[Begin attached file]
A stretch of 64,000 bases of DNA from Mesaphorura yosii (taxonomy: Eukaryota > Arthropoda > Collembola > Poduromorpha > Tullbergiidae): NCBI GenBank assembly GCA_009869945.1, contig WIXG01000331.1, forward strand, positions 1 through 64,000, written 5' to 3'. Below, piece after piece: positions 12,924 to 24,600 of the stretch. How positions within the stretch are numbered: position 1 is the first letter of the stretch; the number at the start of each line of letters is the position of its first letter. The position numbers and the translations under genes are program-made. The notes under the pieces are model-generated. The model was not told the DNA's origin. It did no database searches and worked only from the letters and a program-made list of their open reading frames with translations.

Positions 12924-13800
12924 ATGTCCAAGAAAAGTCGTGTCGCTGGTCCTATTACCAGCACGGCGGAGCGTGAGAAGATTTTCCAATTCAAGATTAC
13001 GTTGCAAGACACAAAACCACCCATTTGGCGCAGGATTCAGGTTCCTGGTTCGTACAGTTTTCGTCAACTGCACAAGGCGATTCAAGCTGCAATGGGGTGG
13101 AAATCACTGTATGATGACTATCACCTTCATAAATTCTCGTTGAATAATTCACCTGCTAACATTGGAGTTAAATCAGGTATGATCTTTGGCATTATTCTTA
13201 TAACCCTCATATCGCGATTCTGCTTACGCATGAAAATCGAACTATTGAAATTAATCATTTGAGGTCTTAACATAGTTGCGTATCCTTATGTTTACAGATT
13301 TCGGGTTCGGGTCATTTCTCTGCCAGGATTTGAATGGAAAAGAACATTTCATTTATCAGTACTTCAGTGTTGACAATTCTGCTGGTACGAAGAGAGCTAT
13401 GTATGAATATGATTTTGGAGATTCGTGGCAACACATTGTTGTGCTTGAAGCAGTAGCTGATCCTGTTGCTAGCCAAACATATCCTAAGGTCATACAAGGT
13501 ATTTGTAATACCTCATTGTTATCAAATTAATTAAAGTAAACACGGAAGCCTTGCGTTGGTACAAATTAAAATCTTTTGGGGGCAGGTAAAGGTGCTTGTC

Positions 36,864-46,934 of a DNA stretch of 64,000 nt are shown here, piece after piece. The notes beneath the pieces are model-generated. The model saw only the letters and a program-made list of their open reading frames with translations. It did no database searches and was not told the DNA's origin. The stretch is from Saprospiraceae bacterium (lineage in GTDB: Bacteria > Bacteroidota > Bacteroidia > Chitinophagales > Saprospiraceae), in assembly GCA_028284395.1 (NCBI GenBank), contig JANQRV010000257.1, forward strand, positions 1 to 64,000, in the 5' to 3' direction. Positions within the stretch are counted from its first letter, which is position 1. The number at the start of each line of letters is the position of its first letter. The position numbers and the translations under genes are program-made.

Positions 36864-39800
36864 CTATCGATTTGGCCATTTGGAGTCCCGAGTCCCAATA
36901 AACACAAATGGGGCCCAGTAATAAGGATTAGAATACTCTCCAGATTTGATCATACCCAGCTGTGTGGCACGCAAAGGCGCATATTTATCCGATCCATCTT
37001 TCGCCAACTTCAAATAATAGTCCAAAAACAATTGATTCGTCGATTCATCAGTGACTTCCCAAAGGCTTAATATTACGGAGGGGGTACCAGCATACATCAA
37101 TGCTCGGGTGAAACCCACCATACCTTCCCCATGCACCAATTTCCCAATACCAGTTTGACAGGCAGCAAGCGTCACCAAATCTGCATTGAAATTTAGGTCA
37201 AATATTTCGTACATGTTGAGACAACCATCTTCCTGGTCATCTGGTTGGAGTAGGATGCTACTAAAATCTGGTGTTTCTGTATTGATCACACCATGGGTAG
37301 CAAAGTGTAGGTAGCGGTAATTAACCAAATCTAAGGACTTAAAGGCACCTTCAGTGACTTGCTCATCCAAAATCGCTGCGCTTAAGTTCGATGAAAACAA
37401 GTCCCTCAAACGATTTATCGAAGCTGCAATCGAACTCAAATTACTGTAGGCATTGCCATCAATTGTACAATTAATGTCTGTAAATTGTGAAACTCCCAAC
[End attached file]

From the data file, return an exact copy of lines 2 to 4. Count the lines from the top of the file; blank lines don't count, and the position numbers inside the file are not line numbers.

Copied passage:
Positions 12924-13800
12924 ATGTCCAAGAAAAGTCGTGTCGCTGGTCCTATTACCAGCACGGCGGAGCGTGAGAAGATTTTCCAATTCAAGATTAC
13001 GTTGCAAGACACAAAACCACCCATTTGGCGCAGGATTCAGGTTCCTGGTTCGTACAGTTTTCGTCAACTGCACAAGGCGATTCAAGCTGCAATGGGGTGG